Don’t let distractions derail your presentation. Learn positive, proactive ways to handle different types of distractions such as talkative people, a ringing cell phone, and problematically confrontational audience members. Pre-empt rude behavior by taking preventative action at the beginning of a meeting. Ask all participants to put away their cell phones and ask participants to take conversations outside the meeting room so that it does not distract others. You’ll rarely encounter a true heckler during a business meeting, but know-it-alls can be common. Use the parking lot method to collect ideas during the meeting. This takes away the know-it-all’s excuse for speaking out during your presentation. You can still honor the need to share ideas, but prevent the person from interrupting your presentation.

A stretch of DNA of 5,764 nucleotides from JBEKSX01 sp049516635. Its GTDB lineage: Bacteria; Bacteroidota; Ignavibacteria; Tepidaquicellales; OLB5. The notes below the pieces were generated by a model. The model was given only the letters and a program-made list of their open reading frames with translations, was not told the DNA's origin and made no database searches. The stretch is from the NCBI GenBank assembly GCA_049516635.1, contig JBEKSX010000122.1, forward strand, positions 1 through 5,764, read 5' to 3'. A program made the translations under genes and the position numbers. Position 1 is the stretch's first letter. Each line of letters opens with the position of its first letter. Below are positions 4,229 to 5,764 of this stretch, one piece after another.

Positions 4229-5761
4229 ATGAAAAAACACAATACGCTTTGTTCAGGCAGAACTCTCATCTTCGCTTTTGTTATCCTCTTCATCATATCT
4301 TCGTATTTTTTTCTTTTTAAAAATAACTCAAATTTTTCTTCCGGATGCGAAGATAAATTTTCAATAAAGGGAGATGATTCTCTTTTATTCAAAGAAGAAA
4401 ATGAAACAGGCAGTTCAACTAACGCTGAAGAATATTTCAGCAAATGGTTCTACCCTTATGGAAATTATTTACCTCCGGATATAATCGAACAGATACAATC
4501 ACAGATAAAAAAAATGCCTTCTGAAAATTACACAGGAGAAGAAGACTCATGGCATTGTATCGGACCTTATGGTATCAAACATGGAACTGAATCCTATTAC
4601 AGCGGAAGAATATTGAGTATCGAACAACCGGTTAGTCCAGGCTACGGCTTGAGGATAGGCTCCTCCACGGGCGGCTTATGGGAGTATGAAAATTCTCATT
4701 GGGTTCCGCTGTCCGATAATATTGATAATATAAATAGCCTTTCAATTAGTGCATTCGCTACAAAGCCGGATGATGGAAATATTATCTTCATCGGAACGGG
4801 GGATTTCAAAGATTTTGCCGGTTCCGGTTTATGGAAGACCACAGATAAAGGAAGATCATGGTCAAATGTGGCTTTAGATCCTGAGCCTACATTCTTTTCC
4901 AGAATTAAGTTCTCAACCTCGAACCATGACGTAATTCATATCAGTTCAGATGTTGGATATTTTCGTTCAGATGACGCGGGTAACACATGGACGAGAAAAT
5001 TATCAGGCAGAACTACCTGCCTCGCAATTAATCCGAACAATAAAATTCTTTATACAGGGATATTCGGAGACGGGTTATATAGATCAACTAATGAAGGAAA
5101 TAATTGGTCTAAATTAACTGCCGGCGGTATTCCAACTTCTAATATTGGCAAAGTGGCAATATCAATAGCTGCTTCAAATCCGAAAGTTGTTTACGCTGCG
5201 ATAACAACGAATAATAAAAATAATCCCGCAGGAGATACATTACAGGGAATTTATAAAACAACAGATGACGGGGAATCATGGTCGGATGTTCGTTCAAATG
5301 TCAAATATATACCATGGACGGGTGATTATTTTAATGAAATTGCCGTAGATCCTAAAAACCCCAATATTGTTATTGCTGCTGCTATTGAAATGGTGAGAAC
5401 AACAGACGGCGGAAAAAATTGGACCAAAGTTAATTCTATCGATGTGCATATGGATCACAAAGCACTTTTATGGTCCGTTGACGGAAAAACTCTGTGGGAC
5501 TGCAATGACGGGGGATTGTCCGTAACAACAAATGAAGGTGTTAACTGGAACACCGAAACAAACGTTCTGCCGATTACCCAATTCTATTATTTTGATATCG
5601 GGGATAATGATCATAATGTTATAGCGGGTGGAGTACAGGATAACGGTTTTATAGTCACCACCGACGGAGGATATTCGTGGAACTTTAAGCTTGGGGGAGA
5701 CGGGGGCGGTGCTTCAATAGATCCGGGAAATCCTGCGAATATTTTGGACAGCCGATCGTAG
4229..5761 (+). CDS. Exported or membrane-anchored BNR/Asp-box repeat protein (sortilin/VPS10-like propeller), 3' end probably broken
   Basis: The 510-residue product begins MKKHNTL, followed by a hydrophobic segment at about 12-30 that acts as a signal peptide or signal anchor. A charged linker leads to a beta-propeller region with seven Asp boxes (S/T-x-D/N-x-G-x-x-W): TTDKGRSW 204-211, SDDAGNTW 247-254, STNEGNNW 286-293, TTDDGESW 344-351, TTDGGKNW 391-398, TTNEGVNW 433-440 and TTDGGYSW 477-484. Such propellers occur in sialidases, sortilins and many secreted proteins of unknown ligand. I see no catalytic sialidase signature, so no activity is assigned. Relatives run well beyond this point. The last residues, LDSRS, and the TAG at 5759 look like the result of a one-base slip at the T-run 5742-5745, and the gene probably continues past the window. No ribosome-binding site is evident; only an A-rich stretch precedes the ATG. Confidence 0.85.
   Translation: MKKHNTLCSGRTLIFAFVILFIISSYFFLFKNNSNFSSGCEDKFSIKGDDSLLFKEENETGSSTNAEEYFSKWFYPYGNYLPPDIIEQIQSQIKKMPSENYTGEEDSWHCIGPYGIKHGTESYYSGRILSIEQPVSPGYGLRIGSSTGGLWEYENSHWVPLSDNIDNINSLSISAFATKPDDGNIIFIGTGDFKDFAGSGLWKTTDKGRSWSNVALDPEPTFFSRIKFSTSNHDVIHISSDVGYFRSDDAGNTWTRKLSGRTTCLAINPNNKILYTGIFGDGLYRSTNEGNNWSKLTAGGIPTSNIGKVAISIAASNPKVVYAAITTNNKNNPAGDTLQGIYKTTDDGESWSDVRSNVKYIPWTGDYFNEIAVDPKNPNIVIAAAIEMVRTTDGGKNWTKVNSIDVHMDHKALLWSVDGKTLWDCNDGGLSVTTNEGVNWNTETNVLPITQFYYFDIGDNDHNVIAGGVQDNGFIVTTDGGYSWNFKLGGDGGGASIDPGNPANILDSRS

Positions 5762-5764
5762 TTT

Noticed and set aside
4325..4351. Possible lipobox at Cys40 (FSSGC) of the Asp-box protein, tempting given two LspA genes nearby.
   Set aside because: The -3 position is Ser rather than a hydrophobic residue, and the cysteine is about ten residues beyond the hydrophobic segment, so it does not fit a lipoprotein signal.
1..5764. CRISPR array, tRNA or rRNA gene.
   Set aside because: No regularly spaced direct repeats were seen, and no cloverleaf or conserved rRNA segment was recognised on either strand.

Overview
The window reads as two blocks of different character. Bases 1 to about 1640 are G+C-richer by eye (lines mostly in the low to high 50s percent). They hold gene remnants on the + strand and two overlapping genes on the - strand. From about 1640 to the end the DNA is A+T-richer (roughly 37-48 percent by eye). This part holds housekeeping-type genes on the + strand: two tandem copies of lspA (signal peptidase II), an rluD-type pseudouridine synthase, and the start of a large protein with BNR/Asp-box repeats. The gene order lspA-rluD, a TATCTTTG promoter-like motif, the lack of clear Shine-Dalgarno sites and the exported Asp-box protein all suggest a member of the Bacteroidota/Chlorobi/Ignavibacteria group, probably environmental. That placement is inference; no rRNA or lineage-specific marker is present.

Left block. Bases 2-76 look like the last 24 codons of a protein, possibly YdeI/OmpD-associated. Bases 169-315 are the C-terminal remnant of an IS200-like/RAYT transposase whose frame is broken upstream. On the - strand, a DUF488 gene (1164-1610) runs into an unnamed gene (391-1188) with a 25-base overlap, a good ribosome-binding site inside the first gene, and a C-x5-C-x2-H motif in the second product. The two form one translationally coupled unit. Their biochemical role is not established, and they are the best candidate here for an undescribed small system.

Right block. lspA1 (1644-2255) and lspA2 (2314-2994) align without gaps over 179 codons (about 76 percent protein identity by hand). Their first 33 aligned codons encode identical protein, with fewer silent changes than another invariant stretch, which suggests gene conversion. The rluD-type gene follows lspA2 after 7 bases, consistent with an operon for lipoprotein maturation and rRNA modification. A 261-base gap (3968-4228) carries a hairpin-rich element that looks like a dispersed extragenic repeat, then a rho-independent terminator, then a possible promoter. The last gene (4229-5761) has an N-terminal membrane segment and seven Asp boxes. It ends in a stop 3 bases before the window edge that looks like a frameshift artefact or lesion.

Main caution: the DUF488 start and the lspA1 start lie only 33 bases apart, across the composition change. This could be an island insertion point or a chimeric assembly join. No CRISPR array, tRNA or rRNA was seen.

After your presentation, receiving feedback is critical for your professional growth. Ask your supervisor or a colleague to provide you with private, candid feedback. If you solicited and collected ideas or questions from the audience, make sure you have a plan in place to follow up on them after your meeting. When you follow up on ideas from a meeting, it encourages people to share more ideas at future meetings. They know that their feedback is taken seriously. Take your own notes on how well you did. Jot down a few notes for yourself about what worked well and what didn’t work well so that the next time you have to give a presentation, you know where your personal strengths and weaknesses are and can deal with them appropriately.
These are just a few helpful tips and tricks to increase your public speaking and presentation skills. Becker Professional Education offers several more details on this topic in the On-Demand Course Public Speaking and Presentation Skills. To access this course, please visit Becker.com/CPE and search for it within the course catalog. Here you can enroll in this, as well as many other exciting and informational courses!
Kawasaki, Guy. “The 10/20/30 Rule of PowerPoint.” Accessed on August 8. 2015. http://guykawasaki.com/the_102030_rule.